Jürgen Engel, KSP Jürgen Engel Architekten, Moschea Djamaâ el Djazaïr, 2012-2020. La Sala di preghiera
Jürgen Engel, KSP Jürgen Engel Architekten, Moschea Djamaâ el Djazaïr, 2012-2020. La Sala di preghiera

The main complex with the Prayer Hall is based on a structure with four square modules arranged in a line, each measuring approximately 150 x 150 meters. They form a hierarchical spatial sequence in a linear arrangement; in the direction of Mecca, the open podium with the entrance porticoes (the pergola) and the view of the sea is followed in line by the (esplanade) which transitions to the religious areas such as the main podium (courtyard) and the Prayer Room (salle de prière). The communal podium houses an underground parking lot with approximately 4,000 parking spaces and as an elevated platform creates a clear spatial division from the multi-lane highway that runs parallel to the complex.
The key stylistic element of the ensemble is the slender pillars with their projecting capitals, which are found in all parts of the complex. Their shape and proportions are inspired by the calla lily, native to Africa. The floral pillars – 618 in total – are installed in different heights and versions according to their functions, and serve as a connecting element for all areas of the complex. Even the interior of the large prayer hall, with its central dome, is divided by pillars, which here reach heights of up to 45 meters. The pillars also serve technical purposes such as ventilation, drainage from roof surfaces, and improving acoustics due to their large capitals. The Mezquita-Catedral of Córdoba provided a historical reference here, with its dense rows of pillars dividing the prayer hall, but still making the breadth of the space perceptible. The use of travertine refers to the materiality of the desert.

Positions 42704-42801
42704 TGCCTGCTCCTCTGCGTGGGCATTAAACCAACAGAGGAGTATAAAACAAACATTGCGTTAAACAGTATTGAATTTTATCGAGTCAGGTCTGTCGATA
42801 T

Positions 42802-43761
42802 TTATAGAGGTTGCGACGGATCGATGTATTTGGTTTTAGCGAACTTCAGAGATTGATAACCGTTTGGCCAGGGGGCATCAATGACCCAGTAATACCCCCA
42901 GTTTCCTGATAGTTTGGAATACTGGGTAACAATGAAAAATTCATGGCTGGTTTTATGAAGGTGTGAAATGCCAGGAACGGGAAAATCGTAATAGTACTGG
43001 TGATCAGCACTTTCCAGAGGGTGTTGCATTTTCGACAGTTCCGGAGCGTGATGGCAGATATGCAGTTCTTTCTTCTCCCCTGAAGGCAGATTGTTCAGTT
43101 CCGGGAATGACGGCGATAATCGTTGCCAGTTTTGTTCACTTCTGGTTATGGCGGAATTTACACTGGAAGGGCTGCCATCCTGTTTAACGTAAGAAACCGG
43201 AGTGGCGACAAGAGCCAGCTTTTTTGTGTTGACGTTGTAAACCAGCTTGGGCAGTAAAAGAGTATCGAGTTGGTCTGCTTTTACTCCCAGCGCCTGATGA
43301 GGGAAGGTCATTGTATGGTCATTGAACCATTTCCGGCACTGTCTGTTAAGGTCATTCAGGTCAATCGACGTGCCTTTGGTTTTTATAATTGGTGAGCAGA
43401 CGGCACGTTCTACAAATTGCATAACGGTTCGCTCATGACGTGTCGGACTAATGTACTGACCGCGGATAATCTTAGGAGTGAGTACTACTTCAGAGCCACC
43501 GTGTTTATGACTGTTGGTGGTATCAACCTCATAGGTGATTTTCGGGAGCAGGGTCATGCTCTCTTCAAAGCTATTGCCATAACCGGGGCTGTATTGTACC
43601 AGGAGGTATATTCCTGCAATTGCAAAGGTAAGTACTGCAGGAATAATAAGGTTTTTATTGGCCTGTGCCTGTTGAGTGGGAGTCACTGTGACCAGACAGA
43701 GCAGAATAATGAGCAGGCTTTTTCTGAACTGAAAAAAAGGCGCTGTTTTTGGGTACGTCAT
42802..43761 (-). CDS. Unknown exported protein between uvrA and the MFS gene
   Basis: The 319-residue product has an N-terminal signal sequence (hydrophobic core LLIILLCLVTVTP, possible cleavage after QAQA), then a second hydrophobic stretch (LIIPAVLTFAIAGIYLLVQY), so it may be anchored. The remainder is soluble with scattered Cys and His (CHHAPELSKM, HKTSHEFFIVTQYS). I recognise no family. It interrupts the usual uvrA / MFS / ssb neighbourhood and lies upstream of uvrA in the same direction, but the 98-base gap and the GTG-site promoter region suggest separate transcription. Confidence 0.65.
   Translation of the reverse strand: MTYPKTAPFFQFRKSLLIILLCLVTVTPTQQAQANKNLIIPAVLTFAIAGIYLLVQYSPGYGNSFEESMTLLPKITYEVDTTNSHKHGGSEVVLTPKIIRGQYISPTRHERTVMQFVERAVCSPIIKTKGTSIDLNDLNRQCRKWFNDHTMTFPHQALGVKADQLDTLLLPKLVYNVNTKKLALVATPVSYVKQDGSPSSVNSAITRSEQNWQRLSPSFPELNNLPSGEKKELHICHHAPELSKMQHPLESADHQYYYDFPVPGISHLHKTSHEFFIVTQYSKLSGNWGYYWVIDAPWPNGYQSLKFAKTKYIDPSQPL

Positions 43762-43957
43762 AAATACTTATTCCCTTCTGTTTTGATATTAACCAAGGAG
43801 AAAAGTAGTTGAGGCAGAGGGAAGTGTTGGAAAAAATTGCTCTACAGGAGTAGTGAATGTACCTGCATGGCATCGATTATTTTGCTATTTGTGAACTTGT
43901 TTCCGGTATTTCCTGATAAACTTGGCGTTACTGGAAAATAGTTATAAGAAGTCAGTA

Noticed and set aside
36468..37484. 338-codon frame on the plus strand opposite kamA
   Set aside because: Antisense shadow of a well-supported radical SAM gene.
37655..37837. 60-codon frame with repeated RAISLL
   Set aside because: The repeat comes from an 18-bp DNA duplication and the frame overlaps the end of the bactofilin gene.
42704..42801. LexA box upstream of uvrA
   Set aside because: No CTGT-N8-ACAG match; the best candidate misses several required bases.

In addition to the dome, which measures 50 meters in diameter and reaches a height of 70 meters at its peak, the main landmark of the complex, easily visible from afar, is the minaret, which rises up to 265 meters. The slender tower follows the construction tradition of the Maghreb: asymmetrically shifted from the axis with a square footprint. At the same time, however, it is the first minaret in the world to take on different functions and is therefore similar to a modern hybrid skyscraper. In addition to a viewing platform at the glazed top of the tower (the Sommah), the structure also includes a museum of Islamic culture, a research center, office areas, and sky lobbies. These also serve as vantage points and visually divide the tower into five segments in line with the Five Pillars of Islam.

ANARGEMA: Agence Nationale de Réalisation de Gestion de la Mosquée d’Algérie
Djamaâ el Djazaïr mosque
Jürgen Engel, KSP Jürgen Engel Architekten
structural engineering:
KREBS+KIEFER International
China State Construction Engineering Corporation
218.500 m²
built area:
93.000 m²
total area:
approx. 400.000 m²
gross volume:
approx. 1.750.000 m³
h. 265 m
total lenght:
approx. 600 m